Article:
Who is your audience? Are your readers busy people scanning a dozen blogs like yours every morning in hopes of finding one useful piece of information? Are your readers people searching for information that is not easy to find?

One exasperated institutional Church blogger threw her hands in the air. She was following the common advice and looking for guest bloggers among clergy. “It’s impossible to get preachers to limit themselves to 500 words,” she concluded as she waded through the lengthy submissions.

Getting people who tote Bibles to limit their message to shorter thoughts is a new discipline—and there is value in it.

But wait! Who made this rule? The fact is there is no rule. Some of the most popular bloggers take a thousand words to introduce their topic.

Most blog posts that are bookmarked are probably those that truly define an issue.

More people may be attracted to shorter posts, but serious readers (the kind you hope will consider you an authority) are looking for truly helpful information. They don’t want to be spoon-fed answers to their questions in five posts spread across two weeks.

The wonderful thing about blogging is that creative people are no longer bound by the costs of paper and production. [Tweet this!]

You can write the article you want to write without leaving room for advertising space within a newsletter’s budgeted pages.

So what happens? We finally have the freedom to do what we want, and the sages come in with new “rules.”


Write with your audience in mind. If your audience is diverse, mix it up. A short post here; a long post there.

Guard against falling in love with your own words, but otherwise, type away.

Final answer: If you have something to share, by all means—share it!

photo credit: philipp daun via photo pin cc

The Story of David and Goliath Endures

This week’s Old Testament lesson is one of the most enduring stories in the Bible. David, a peon in King Saul’s kingdom, takes on Goliath, the huge and well-equipped leader of the Philistine Army.

We all know the story but it never hurts to re-read it. Ever notice how much detail the writer includes about Goliath’s weapons and armor? There is no room for doubt. Goliath was the superior leader in every way. This is followed by a rare comic description of the boy, David, stumbling through the palace, trying to walk a straight line while wearing the armor King Saul has provided.

We all know the story and the outcome. Little David rushes unprotected into battle and slays Goliath with a homemade sling and a pebble picked up from the wadi.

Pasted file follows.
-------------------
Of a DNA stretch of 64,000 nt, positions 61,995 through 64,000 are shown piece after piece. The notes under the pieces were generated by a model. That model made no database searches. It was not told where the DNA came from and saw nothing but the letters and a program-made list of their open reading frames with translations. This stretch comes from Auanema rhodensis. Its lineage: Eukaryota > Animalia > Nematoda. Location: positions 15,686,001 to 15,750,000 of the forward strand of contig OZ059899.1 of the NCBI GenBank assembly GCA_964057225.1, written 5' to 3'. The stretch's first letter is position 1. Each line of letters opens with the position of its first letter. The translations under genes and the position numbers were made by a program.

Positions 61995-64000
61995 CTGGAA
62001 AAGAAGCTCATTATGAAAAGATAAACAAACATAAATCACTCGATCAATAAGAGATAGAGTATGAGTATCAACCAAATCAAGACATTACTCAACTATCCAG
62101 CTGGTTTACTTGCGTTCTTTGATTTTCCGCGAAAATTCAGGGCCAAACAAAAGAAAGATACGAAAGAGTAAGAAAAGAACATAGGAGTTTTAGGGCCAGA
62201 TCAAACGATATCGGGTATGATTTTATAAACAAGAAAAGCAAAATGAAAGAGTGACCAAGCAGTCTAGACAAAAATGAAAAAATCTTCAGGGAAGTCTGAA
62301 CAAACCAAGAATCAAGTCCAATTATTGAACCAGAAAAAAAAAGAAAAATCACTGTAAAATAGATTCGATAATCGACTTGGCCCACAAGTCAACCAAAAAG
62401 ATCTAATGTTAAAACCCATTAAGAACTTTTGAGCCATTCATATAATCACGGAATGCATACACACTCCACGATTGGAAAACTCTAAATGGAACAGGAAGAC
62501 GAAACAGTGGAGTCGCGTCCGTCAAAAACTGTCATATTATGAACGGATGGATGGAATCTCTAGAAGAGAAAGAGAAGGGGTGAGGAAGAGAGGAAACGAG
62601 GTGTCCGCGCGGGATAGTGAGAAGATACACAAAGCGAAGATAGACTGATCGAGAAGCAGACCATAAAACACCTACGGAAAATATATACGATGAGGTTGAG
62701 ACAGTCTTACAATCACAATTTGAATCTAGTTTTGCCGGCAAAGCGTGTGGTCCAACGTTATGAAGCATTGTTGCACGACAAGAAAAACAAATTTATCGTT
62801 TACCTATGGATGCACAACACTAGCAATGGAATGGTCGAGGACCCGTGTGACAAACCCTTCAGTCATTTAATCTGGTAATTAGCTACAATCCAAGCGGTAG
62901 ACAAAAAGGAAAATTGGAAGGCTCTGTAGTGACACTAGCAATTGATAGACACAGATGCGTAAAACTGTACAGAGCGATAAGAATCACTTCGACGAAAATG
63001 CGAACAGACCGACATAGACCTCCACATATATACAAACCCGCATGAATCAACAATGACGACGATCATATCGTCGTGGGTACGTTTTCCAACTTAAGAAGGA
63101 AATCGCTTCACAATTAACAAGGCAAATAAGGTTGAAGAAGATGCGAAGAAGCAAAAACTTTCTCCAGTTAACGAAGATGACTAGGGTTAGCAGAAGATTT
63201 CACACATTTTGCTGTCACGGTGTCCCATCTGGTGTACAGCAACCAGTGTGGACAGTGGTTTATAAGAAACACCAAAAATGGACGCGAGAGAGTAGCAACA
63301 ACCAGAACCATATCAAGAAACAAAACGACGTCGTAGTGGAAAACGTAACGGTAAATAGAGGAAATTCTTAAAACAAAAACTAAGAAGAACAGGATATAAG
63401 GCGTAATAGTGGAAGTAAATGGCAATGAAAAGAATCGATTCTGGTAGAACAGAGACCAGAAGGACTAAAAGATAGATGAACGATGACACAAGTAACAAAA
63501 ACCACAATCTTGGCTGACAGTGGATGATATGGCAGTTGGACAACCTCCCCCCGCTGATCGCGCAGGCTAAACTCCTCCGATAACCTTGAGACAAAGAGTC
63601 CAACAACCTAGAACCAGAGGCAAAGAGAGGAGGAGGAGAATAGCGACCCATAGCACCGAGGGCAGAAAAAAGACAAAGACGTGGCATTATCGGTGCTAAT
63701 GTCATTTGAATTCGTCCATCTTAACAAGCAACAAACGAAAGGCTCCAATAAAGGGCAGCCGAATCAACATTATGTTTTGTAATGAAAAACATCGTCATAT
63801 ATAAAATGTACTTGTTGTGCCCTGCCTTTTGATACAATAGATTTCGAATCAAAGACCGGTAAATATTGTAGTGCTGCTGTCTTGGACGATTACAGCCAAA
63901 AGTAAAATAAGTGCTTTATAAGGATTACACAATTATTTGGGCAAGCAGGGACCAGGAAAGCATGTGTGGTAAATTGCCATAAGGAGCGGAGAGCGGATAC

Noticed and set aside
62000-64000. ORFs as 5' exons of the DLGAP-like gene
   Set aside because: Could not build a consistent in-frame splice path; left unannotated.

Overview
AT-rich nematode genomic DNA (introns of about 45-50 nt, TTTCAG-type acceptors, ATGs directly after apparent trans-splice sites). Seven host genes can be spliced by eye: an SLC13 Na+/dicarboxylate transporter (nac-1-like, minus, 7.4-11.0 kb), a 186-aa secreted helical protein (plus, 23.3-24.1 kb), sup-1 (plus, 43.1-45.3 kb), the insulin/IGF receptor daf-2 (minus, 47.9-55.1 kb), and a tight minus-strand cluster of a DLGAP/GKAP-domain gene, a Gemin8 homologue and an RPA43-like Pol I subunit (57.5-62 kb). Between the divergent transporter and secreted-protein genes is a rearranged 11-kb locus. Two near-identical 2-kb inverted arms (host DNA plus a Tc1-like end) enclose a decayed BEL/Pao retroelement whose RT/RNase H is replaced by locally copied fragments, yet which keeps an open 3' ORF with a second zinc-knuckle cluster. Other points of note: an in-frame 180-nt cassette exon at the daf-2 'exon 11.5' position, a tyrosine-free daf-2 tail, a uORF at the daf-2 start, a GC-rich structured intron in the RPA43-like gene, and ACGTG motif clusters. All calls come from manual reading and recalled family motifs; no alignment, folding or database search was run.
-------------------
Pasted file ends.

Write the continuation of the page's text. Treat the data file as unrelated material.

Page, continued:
We know that David’s victory catapults him to a prestigious position in Saul’s court that eventually sends Saul into a jealous, mad rage. We know the side story of David’s fast friendship with Saul’s son, Jonathan.

The story endures because we can all empathize. Everyone knows how it feels to face a foe that is larger, better funded, more powerful and attractive to followers. Little children stand before parents, teachers and the many authorities they encounter. They are weak and defenseless. They understand David.

Adults can empathize. They’ve stood before bosses who hold the purse strings and offer security —the more you follow their leadership, the greater likelihood of security.

Athletes know the feeling of facing with dread an opponent of stronger repute.

We all understand the story of David and Goliath.

Especially, we little churches. We — and our members — face the unchecked power of the bigger Church. When positions of power are abused, the result is bullying. The Church is not immune.

Things are changing. Young men in Philadelphia are challenging the Church hierarchy in Philadelphia that looked the other way as Church leaders abused their power. It took decades to muster courage and their fears were realistic.

And then there is little Redeemer, facing the Evangelical Lutheran Church in America, which stripped them of their property and endowment, and shut the door on their individual participation in the denomination. They’ve fought back while others in the Church have watched from positions of safety.

It’s a different kind of battle. One little pebble is not likely to end this conflict. More than five years after the opening volley, Redeemer is still alive, fulfilling its “missional” purpose and fighting with no war chest or armor — only a web site to speak for them and trust in God.